Fiber networks are less prone than copper ones to breakdowns as a result of severe weather or other causes of high levels of moisture and heat. Fiber networks are also generally impervious to interference from external electronic signals. Hence, the cost of ownership and maintenance, as well as downtime frequency, are reduced significantly. And with a greater amount of user activity and technology implementations possible on fiber wires, the sooner fiber is installed, the more rapidly revenue per customer should increase.
From a cost perspective, we find that the best approach is to move large numbers of customers to fiber simultaneously, particularly those being served by the same central office, rather than individual customers from different areas. In fact, only 25% of the costs related to a single customer—mostly involving delivery and fault handling—is eliminated when the customer leaves the copper network. But an additional 50% of these costs are wrung out when the central site that delivers telecom services to the customer and others in the neighborhood is shuttered. These reduced expenses are mainly linked to maintenance and network technology management. The final 25% of cost savings can be gained when the lease runs out on the building that houses the central office.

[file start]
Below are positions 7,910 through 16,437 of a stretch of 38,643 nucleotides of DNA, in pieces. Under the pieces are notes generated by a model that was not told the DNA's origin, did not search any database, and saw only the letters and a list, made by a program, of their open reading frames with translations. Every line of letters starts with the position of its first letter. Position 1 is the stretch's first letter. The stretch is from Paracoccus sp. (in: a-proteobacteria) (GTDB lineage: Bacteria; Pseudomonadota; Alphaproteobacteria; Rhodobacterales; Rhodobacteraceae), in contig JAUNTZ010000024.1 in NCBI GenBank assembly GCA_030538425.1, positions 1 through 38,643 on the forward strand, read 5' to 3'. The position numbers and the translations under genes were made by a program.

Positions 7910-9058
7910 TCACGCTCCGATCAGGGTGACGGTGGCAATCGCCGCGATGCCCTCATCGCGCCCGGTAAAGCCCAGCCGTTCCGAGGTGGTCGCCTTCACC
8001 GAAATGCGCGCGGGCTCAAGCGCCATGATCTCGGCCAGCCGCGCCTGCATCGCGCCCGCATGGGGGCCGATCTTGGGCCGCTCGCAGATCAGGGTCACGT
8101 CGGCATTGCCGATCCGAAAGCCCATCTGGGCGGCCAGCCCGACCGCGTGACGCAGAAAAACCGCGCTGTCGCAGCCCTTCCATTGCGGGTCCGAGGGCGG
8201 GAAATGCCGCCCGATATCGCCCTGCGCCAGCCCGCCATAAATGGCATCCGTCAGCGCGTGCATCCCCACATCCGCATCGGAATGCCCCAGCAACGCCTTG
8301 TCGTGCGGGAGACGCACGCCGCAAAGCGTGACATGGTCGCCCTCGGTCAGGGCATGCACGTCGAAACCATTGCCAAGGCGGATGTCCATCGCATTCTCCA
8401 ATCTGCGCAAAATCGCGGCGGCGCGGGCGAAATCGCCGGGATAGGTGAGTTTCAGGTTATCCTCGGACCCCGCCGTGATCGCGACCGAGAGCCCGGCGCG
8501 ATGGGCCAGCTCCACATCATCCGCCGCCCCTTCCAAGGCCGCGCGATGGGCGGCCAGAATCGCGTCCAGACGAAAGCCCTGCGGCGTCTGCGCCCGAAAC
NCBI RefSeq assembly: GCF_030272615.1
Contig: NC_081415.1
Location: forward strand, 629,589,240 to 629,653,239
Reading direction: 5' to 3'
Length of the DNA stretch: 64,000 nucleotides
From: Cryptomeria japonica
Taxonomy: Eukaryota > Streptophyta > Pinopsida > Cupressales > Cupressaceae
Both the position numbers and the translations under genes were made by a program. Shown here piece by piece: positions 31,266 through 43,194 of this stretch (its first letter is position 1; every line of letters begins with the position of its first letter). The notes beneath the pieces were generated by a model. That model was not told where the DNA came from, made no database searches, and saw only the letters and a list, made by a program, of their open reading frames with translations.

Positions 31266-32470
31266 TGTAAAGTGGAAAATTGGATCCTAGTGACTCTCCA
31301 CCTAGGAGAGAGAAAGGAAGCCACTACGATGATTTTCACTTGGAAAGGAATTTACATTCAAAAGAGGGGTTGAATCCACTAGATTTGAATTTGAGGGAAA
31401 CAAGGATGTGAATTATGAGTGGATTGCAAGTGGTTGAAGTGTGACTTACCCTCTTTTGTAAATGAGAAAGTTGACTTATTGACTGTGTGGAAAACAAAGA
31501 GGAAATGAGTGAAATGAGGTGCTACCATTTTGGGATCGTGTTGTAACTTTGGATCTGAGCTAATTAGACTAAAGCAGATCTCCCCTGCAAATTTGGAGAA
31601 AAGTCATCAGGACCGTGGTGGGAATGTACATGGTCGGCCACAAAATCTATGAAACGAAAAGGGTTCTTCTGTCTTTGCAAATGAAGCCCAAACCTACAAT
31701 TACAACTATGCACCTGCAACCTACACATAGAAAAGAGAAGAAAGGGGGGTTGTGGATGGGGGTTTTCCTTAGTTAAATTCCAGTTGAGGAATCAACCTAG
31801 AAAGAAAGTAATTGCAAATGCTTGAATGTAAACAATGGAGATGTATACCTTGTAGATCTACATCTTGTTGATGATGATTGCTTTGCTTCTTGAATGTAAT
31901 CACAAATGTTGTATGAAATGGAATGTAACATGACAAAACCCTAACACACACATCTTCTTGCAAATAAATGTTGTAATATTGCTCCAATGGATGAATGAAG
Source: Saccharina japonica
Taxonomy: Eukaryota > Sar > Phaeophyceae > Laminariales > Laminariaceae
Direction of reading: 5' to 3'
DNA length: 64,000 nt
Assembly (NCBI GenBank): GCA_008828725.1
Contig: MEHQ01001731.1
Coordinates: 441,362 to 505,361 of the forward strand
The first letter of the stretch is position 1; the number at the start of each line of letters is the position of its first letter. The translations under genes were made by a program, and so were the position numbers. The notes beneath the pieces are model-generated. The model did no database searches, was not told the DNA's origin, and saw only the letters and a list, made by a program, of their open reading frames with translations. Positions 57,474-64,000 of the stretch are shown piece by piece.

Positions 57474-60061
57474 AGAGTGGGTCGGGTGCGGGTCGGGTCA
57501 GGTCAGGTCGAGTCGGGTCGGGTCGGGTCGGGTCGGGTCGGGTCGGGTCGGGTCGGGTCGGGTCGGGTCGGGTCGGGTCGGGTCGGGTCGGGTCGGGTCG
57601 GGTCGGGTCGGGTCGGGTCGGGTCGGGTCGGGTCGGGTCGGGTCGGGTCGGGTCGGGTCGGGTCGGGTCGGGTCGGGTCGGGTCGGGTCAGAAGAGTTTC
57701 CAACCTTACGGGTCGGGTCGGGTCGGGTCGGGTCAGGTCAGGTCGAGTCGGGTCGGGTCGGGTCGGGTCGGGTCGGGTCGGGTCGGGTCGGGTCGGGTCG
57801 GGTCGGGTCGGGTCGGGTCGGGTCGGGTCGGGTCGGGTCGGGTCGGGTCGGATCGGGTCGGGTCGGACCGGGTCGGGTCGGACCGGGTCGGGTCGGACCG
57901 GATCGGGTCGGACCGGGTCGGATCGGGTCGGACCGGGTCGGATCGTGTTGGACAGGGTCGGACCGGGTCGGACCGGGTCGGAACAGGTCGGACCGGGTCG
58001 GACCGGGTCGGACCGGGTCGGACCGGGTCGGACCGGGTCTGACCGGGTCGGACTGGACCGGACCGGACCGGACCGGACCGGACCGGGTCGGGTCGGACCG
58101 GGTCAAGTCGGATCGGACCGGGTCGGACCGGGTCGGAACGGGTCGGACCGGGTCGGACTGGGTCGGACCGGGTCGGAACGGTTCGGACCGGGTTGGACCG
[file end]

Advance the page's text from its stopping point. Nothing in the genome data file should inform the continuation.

But these savings are somewhat slow to accrue since they are not fully realized until the complete replacement of copper and the closure of the central office. However, telcos that have a well-prepared, organization-wide strategy to decommission their copper networks on a carefully planned timeline can accelerate and expand cost savings over the short term as the shift to fiber plays out. (See the exhibit.) For instance, by our calculation, as much as 40% of the costs allocated for new build-outs of copper networks can be saved by immediately stopping sales of new copper-wiring connections in areas that are slated to be decommissioned relatively soon. Being more tactical—for instance, by replacing copper with fiber sooner than originally planned when a municipal roadwork project requires the telco to move its lines—can also result in savings.